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Steve Koschamnn wrote...

You can definitely increase your power capacity by adding another idler motor. You might want to start the 2HP motor first, and then run the 1HP off that, but with no load on either motor, I'd hazard (!) a guess that you won't damage anything going the other way around. I don't know for sure on the balancing question, but I suspect you want to balance the phases and power factor with both motors running, and perhaps with a "typical" load (electrical) applied.
Jim
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I have seen many, many static phase converters built and used succesfully on all types of motorized equiptment with the exception of air compressors. I use one to power my 7.5hp pacemaker lathe. I have never seen the need to be running an idler if you are only going to be operatiing motors of fractional or up to 1 or 2 horsepower. Mainly the only reason I built my superlarge static unit was to prove it can be done and that it works very well. It also has alot of run caps and all phases are within 2.5 amps of each other under load. I don't call that single phasing at all. My father built about 12-15 STATIC phase converters for a fellow that was moving his whole machineshop from town (3 ph power) to his home (single phase). Since pretty much everything was not under load when started they went the static converter route. That has been 10-15 years ago and as could be expected they have had acouple caps release their magic smoke but no biggie, repairs are quick, cheap and easy and no big motor sitting running turning the ole power meter faster. I plan on setting up a rotary unit in the near future only because a new mill I bought really needs the cleaner power of the rotary unit, otherwise it would be on a static unit. Most small phase converters I have built I have little or no money in them. They can also be used to start a rotary phase converter as well. The 7.5hp static unit I built I had just over 100.00 in it and that was with 100% new components. Oh yes, one other thing I have been an Journeyman wireman(industrial and commercial) for 17 years. My father was a locomotive electrician from the mid 50's till 1964 and then an Industrial/commercial electrician till he retired a few years ago. Looks like I am going to have to run down to the supply house and buy a large lot of goodies and start making up some add-a-phase units, at a 100.00 a crack wowwiieeee,,, Im in the money,,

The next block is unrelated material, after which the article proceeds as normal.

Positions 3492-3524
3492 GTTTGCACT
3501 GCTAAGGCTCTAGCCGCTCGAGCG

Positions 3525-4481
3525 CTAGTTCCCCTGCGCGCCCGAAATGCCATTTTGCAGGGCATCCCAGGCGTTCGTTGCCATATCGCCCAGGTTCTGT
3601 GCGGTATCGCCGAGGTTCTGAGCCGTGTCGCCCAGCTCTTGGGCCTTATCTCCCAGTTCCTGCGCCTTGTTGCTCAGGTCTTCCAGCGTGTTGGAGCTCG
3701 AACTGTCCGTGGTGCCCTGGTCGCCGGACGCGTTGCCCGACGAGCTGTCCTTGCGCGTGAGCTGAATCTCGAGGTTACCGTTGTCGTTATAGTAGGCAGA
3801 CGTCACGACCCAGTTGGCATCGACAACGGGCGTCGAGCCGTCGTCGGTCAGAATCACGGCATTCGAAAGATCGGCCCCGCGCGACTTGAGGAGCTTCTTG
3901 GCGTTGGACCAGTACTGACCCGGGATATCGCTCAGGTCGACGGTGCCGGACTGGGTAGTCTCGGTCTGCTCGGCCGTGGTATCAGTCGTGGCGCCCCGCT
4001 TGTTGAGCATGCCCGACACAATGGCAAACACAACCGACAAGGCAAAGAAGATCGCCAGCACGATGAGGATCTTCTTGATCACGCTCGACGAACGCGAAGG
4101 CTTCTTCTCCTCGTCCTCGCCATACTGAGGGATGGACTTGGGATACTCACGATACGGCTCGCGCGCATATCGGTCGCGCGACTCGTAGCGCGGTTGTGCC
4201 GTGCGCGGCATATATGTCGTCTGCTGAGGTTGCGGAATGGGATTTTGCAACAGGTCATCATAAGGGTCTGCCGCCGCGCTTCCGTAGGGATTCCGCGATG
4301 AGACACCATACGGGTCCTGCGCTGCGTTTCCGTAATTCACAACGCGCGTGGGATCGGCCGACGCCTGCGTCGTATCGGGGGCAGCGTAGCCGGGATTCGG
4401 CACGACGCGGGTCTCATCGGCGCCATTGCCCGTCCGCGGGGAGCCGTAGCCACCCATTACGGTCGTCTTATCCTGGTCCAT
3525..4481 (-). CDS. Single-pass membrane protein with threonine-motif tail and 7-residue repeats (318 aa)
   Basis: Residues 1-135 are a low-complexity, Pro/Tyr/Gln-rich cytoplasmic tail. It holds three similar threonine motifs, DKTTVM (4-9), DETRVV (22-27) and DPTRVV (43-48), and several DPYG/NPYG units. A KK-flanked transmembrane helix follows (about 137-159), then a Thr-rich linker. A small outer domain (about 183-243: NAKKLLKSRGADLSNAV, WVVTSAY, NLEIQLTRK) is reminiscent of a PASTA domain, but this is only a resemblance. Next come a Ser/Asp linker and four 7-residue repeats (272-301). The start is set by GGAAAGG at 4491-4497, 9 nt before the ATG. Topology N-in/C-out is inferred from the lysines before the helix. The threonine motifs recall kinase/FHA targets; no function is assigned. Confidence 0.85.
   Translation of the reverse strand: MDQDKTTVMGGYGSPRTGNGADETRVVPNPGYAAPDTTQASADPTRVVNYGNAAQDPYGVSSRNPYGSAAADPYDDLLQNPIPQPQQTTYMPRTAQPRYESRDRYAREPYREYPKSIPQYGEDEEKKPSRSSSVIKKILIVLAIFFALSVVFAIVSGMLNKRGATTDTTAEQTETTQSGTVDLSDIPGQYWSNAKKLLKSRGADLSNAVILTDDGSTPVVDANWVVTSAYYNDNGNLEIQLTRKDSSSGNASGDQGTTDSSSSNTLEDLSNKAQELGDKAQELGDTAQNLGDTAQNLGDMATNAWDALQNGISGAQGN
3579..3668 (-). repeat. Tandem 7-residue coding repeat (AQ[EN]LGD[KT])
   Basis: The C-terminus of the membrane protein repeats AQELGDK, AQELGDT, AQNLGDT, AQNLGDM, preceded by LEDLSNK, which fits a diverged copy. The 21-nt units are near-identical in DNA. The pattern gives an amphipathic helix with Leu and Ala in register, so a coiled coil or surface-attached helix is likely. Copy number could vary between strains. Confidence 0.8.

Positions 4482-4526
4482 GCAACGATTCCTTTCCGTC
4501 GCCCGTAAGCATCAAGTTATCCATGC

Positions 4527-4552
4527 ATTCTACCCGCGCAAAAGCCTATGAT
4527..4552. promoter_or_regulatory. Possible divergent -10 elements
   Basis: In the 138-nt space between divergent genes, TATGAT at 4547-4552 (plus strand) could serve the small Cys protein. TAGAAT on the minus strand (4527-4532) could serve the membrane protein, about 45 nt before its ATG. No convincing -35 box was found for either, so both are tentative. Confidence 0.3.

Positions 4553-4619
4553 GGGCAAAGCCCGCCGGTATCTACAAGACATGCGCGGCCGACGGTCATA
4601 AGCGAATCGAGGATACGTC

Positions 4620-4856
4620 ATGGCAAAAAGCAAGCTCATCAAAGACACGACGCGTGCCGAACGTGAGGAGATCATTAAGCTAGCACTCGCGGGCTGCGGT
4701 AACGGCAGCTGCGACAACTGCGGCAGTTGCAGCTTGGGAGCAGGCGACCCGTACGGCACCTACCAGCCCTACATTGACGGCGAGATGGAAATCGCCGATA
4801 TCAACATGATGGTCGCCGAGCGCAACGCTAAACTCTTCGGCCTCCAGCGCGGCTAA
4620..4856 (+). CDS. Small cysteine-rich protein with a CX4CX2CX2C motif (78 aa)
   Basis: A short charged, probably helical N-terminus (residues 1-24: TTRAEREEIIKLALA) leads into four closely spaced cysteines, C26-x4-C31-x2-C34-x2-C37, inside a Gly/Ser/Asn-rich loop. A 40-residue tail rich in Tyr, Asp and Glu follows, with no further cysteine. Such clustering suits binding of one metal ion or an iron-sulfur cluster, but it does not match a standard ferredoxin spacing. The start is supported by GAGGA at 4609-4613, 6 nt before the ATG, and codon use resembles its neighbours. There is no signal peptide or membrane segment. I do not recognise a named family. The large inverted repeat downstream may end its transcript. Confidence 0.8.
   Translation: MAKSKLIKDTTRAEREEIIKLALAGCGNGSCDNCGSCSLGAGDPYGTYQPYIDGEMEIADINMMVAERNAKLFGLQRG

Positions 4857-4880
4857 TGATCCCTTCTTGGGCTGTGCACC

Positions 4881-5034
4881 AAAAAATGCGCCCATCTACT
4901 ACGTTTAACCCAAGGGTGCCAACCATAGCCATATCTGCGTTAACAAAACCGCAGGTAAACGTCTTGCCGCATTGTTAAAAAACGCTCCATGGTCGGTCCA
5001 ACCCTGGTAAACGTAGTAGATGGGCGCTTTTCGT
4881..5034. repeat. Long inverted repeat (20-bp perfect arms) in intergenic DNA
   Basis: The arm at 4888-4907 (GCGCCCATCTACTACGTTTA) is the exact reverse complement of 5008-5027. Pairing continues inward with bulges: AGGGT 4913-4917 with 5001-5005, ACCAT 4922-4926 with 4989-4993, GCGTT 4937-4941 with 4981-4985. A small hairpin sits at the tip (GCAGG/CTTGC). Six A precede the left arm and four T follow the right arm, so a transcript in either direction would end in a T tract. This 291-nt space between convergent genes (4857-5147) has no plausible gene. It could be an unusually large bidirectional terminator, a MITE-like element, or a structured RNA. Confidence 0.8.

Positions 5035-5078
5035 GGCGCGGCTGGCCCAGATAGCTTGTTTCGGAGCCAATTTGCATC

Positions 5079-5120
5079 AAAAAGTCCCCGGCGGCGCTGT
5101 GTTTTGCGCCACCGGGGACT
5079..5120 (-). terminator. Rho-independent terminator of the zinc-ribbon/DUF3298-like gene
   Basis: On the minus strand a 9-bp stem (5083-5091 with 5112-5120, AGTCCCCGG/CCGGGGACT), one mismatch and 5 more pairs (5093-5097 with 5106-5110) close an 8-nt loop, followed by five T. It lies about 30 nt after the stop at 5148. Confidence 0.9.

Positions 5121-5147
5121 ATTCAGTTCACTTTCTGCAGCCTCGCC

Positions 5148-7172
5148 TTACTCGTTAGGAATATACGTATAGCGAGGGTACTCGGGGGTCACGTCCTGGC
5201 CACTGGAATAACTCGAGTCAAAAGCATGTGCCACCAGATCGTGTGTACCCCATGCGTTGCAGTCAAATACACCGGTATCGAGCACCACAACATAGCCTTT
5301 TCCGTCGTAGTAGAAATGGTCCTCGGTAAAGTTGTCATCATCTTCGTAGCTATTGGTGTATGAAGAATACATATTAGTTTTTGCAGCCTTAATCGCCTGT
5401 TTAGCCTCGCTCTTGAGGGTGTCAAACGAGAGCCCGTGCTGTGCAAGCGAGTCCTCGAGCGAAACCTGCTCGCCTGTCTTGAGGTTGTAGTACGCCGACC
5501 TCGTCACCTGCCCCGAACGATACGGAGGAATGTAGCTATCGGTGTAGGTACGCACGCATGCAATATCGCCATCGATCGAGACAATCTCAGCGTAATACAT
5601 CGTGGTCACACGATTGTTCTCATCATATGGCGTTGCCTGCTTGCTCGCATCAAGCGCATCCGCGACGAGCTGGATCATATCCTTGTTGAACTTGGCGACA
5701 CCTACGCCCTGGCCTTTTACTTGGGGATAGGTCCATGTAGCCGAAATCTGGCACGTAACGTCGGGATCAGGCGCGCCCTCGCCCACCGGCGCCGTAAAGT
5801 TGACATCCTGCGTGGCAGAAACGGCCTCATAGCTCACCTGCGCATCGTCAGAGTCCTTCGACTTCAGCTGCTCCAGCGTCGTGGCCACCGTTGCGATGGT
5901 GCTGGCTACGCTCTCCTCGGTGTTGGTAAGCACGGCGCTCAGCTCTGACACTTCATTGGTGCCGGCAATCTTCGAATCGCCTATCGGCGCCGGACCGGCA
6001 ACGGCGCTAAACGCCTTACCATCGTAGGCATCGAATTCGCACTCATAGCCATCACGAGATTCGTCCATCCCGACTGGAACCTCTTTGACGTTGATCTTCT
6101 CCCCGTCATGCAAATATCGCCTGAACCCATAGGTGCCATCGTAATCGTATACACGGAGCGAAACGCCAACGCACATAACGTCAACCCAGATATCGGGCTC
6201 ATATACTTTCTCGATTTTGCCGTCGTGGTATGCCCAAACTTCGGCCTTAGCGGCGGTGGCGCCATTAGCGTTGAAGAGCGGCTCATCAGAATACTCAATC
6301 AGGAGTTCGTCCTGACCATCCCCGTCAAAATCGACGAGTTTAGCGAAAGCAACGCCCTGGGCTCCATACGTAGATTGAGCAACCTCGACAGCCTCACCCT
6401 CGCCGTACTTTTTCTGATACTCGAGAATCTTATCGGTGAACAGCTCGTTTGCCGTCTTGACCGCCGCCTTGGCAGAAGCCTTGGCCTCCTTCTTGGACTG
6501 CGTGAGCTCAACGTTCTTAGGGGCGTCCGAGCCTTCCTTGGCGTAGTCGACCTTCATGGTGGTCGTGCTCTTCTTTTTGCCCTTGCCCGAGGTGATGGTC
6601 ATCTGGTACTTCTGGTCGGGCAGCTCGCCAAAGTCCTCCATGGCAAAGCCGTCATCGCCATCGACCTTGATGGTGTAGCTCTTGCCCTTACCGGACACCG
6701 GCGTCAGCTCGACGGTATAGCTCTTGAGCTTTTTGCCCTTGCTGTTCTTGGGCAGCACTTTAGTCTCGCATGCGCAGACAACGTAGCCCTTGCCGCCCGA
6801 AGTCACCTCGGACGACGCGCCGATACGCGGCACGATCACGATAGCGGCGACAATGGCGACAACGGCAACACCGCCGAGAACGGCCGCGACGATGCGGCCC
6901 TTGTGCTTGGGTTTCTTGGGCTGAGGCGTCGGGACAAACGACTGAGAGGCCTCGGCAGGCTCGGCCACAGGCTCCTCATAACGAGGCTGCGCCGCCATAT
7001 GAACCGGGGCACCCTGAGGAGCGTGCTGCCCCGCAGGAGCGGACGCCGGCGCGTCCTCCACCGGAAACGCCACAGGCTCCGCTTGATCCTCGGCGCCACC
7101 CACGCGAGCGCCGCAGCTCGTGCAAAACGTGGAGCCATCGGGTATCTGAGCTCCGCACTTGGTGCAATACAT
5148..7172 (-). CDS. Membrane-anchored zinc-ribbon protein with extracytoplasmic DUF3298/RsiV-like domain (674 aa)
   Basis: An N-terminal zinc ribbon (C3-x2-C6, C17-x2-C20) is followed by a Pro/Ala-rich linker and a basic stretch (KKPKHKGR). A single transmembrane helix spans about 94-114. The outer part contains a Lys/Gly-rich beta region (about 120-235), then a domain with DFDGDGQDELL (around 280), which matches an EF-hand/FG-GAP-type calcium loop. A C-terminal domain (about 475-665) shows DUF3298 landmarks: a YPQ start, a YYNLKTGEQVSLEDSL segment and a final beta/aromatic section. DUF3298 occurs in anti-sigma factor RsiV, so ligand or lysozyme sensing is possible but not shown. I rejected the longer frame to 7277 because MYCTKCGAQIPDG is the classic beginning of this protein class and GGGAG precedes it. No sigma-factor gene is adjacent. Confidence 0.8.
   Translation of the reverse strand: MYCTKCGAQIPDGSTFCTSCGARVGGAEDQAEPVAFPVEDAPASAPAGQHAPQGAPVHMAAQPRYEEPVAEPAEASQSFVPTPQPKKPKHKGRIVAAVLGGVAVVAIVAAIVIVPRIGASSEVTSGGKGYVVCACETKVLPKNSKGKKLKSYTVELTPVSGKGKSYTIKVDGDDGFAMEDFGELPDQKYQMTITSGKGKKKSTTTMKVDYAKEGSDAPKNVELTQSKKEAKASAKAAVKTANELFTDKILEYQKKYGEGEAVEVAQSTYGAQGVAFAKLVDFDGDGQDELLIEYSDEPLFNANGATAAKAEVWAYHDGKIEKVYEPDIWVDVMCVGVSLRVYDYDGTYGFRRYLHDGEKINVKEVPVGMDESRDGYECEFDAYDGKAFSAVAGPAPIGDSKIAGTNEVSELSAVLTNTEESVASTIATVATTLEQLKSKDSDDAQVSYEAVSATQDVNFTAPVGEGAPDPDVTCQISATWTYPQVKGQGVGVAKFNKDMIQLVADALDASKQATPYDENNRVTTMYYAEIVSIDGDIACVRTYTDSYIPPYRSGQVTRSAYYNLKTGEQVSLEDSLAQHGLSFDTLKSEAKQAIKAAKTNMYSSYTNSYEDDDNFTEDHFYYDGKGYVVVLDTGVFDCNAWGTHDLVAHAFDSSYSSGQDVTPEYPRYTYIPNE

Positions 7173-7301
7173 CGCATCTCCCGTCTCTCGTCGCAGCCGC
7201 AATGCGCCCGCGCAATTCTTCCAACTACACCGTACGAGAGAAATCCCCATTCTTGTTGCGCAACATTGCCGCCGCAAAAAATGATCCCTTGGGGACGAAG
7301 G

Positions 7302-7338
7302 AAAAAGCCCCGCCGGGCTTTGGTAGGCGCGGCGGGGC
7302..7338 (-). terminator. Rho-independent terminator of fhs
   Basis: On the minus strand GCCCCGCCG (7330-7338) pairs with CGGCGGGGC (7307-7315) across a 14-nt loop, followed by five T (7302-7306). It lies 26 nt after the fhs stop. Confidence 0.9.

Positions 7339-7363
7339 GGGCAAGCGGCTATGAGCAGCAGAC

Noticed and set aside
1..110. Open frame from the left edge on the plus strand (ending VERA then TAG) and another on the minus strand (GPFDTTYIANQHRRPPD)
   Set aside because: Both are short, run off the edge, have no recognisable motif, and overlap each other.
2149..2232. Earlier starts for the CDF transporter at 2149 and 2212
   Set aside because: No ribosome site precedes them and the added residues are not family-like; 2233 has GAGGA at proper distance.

good luck
tim
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One reason that a rotary converter might be preferred is that it provides plug (instant) reversing for dynamic braking and for operations such as threading to a shoulder.

A 5 hp idler motor consumes about 200 watts of power when unloaded. That's a *lot* less than the lighting load in my basement shop, so I don't consider power draw to be a disadvantage to rotary converters.
Jim
================================================= please reply to: JRR(zero) at yktvmv (dot) vnet (dot) ibm (dot) com ================================================
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On 09 Dec 2003 01:29:12 GMT, TSJABS put forth the notion that...

But it is single phasing. It's also acting as an idler and generating power on the third leg... which is what you're measuring, but not utilizing. Your run caps are creating a better balance between the two "real" legs and the manufactured leg, but you're not deriving any benefit from it, because it's the only motor in your circuit, and it's only running on the power from the single phase source. A rotary converter is nothing more than a static converter being used to start an idler motor, which in turn is used to generate power on the third leg to properly run something else. Some people buy my rotary converters and use them as static converters... it just depends on the application. Personally, I'd rather not put a three phase motor under a mechanical load if it was running in a single phase condition. Before I started building rotaries, I used to start up my Bridgeport on a static converter and use it as the idler when I wanted to run my lathe, because the lathe wouldn't start with the static converter alone. Now I can start and run anything, and not have to worry about it overheating.

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I took apart a 7.5hp commercial phase converter - I forget the brand but it was not a Phase-a-matic. It was the Hanrahan self starting circuit with a bucket of caps inside a box mounted on the side of a Chinese imported 3ph motor. I connected it up for my neighbor in his shop. Seems to work just fine, but it is sure noisy.

Yes. Start the 1hp unit first since it already has a start cap, then turn on the second idler.

If you will be running the 1hp unit by itself sometimes, balance it by itself. Balance the 2hp unit with its own capacitors while both motors running if you are going to use it that way.
Fitch
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I built my self starting rotary converter with a $10 surplus 5hp motor and a bunch of salvaged run caps, it works good for my sand mullor which starts under load. Further more it becomes more ballanced as I add more load.
wrote:

1